But if the woman herself suffers damage, more direct restitution is needed, depending on the severity of the injury: “life for life, eye for eye, tooth for tooth, etc.” The most important “person” in this scenario is clearly the woman. The Greek translation of this text, which perhaps reflects the ideas of Aristotle outlined above, modifies this latter command to make it clear that it refers to any harm done by any child who is born “perfect”.
Read more: Trump still enjoys strong support among evangelical voters – and it’s not just because of abortion
Jesus did not say anything about the unborn
When it comes to the New Testament, there is even less to go on.
Yes, John the Baptist “jumps” into Elizabeth’s lap. But any attempt to extrapolate from that particular statement to general ideas about the personality of the unborn is, in the words of New Testamentist Richard Hays, “ridiculous and tendentious exegesis.”
And we do find condemnation of those who practice pharmacy (magic or sorcery), which some suggest includes mixing drinks to cause abortion. But we have no way of saying what practices are referred to by that term.
It is not remembered that Jesus said anything about the unborn. Paul is silent on the issue.
Attempts to assert otherwise are ideologically informed cases of special plea.
Thus, the clear moral prohibition on abortion that we find in early Christian literature outside the New Testament needs some kind of explanation.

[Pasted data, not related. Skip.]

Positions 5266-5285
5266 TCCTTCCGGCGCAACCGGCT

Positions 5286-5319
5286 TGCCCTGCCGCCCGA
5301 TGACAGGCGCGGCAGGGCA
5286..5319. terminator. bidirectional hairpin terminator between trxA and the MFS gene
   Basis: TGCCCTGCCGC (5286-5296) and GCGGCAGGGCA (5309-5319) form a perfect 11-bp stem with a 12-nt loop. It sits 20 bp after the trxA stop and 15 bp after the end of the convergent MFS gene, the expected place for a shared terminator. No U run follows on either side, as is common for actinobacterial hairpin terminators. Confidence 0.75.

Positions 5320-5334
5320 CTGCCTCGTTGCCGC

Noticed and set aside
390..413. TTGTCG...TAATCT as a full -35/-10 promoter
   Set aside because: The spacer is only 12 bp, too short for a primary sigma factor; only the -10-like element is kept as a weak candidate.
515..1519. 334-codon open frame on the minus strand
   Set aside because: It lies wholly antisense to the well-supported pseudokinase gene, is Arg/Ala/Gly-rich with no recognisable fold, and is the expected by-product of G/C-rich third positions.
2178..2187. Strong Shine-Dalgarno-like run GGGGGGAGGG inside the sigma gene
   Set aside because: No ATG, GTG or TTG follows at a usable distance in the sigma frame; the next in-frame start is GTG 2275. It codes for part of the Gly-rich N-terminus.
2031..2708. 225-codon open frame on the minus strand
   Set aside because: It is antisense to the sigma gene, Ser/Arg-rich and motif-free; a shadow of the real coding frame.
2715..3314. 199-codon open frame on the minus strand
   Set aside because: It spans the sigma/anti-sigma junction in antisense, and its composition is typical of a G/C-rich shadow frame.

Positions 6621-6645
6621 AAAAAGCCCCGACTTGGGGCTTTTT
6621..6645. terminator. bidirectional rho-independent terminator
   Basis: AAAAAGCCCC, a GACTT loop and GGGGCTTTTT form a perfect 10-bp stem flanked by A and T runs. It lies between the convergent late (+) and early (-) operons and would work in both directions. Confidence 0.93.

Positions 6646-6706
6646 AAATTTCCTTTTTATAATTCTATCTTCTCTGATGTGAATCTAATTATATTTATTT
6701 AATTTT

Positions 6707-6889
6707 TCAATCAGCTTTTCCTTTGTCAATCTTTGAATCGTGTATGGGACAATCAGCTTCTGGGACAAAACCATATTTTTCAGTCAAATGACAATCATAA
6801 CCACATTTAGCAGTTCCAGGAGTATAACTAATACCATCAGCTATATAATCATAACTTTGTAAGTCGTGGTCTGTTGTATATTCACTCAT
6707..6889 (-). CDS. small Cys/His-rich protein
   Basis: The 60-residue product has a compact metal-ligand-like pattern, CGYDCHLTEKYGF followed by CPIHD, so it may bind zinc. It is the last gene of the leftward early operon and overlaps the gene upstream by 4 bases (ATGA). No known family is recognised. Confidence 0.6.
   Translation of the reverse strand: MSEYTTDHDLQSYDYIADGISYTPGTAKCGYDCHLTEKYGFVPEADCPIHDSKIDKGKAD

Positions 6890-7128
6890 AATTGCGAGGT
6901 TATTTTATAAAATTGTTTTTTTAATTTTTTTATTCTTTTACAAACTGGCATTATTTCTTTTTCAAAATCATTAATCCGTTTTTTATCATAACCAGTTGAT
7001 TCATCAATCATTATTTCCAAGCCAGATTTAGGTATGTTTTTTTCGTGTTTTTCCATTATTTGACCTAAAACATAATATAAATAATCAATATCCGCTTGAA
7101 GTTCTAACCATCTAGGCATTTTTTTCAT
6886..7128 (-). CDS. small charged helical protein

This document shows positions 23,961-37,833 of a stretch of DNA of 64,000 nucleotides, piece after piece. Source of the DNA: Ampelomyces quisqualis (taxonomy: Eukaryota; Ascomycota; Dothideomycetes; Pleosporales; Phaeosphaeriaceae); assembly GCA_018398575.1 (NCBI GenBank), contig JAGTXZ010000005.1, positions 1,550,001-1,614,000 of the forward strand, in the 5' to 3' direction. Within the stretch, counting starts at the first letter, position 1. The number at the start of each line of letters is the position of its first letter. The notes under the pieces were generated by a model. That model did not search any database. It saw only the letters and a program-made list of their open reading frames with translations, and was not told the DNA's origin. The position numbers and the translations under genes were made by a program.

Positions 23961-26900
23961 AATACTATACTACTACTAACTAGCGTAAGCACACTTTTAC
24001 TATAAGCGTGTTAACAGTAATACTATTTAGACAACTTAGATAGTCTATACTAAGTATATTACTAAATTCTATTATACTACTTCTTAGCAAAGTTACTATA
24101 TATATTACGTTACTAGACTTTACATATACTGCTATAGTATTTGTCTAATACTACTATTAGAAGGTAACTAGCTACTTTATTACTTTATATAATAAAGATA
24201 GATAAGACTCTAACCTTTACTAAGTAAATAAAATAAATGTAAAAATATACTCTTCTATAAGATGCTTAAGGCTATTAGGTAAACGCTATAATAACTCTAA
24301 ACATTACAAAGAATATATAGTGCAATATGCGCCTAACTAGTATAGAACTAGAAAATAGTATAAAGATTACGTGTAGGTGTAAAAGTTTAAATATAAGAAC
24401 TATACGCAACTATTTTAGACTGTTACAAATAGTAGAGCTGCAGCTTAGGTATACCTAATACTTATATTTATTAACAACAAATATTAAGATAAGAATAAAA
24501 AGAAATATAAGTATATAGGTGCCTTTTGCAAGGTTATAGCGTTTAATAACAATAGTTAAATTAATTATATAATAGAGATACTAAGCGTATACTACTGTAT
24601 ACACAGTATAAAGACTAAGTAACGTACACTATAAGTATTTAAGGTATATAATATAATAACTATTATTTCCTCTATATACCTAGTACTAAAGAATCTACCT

That prohibition appears in the late first or early second century in texts such as the Didachethe Letter from Barnabasand, with highly disturbing threats of the eternal torture of women, the Apocalypse of Peter.
It seems to have been a particular interpretation of the Old Testament commandments “thou shalt not kill” and “thou shalt love thy neighbor as thyself”, but then developed through cultural accommodation into the Greek / Platonic idea that the fetus a living being.
The Christian rejection of abortion seems to be based on assumptions that the fetus is a person. The woman, without whom the fetus would be nothing at all, disappears from sight. But Jesus and the early apostles say nothing about such questions.
Yet at about the same time, Jewish teachers clarified a position on abortion in which the woman carrying the fetus still plays a central role. The second-century discussion in the Mishnah section Oholoth makes it clear that if a woman is “in hard labor”, the fetus must be aborted “because her life takes precedence over the life of the child”. This requirement is waived only if the fetus has already been significantly born (defined as “the majority [of its head] came out “).
Although we also find nothing of the sort in the New Testament, Jesus is remembered as appealing to the same principle of the priority of saving lives, even if it means breaking the Sabbath laws. Jesus’ ethical beliefs were much more due to the traditions of Judaism than to the philosophical considerations of early Christian treatises.
The recent ruling of the Supreme Court is, in legal terms, seen as a victory for “originalism”: the idea that the Constitution should be interpreted according to some idea of its “original meaning”.
Applying the same standard to the biblical texts will help to explain that Christian support for legislation prohibiting abortion is a cultural and political standpoint. It has nothing to do with the Bible.